The absolute worst offender in my opinion though are when networks offer “super” editions of certain series with fun facts placed throughout the episodes followed by tweets from fans. What a shit show this turns out to be.
I absolutely cannot resist these tidbits. I’ve tried but my focus keeps coming back to them, making my viewing experience an exercise in multitasking. This one is from a show called My 600 Pound Life about a woman named Tara who is about to undergo lap band surgery to try and lose weight. Tara just said verbally that “she gained a large amount amount of weight following the pregnancy of her son” about six seconds before this fact materialized in the left corner. So now I’m reading what I just heard only a moment ago and missing what’s being said now. However I shouldn’t worry too much because there will probably be a fun fact recap of the thing I just missed due to the initial fun fact in another eight seconds.
Then they go so far as to broadcast tweets from the idiots who are watching along with me. I wouldn’t normally be so harsh but I absolutely despise the misuse of the word literally and no Kimberley@sambrooklyn, you cannot literally eat your issues! So now I’m fighting with other people embroiled in Tara’s weight loss battle, not to mention I’m bombarded with the station logo as well as an ad for the new episode of the Little Couple on Tuesday at 10/9 central.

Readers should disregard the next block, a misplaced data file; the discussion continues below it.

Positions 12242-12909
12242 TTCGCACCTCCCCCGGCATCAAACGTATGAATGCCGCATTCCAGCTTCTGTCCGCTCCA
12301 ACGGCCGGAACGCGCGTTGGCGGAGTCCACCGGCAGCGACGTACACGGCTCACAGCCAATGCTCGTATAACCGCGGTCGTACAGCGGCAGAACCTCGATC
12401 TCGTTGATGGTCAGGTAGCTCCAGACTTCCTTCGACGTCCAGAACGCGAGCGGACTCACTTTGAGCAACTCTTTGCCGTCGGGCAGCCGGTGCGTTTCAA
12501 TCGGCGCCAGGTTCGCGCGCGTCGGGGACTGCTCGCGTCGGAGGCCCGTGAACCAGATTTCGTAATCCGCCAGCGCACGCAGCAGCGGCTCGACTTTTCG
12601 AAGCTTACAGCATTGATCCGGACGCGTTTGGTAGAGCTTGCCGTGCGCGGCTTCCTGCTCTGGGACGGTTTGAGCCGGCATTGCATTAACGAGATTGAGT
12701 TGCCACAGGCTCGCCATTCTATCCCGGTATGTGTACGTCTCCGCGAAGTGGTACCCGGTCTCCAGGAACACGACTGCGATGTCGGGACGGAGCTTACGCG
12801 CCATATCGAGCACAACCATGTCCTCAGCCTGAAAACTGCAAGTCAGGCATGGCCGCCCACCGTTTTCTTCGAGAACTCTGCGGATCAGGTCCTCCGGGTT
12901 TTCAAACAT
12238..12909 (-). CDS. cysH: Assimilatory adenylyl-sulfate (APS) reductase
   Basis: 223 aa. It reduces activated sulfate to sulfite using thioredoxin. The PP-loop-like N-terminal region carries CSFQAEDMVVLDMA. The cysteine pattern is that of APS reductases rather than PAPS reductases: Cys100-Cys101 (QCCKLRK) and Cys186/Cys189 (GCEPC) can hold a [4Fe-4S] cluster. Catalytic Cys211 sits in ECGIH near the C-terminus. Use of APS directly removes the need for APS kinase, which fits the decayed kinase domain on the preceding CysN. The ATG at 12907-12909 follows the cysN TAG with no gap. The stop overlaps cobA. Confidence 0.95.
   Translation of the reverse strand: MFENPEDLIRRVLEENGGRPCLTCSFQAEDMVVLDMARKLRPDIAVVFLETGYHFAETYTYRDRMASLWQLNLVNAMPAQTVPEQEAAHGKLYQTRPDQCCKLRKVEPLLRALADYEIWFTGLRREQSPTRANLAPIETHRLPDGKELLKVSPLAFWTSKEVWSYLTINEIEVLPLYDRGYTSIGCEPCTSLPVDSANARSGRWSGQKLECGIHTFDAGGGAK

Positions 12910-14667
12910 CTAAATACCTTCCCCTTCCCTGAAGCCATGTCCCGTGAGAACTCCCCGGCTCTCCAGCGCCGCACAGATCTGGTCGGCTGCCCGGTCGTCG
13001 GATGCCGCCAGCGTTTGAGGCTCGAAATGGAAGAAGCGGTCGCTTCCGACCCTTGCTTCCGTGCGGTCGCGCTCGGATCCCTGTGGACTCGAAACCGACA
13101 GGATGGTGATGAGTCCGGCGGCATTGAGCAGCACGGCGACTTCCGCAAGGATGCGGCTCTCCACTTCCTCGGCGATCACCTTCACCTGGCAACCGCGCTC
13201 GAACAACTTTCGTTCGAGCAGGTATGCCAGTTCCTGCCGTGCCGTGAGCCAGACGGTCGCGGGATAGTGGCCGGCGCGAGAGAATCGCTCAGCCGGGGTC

Like I said before, I understand that advertisers are strapped for places to insert their products but my cable bill is close to $180 per month. That should at least excuse me from being assaulted by three to four different agendas at a time. And as far as the constant streams of information flying my way at any given moment are concerned, they’ve become so overwhelming it’s enough to make me want to read a book.
Wait a minute!
No it isn’t. I’m sorry. I got carried away.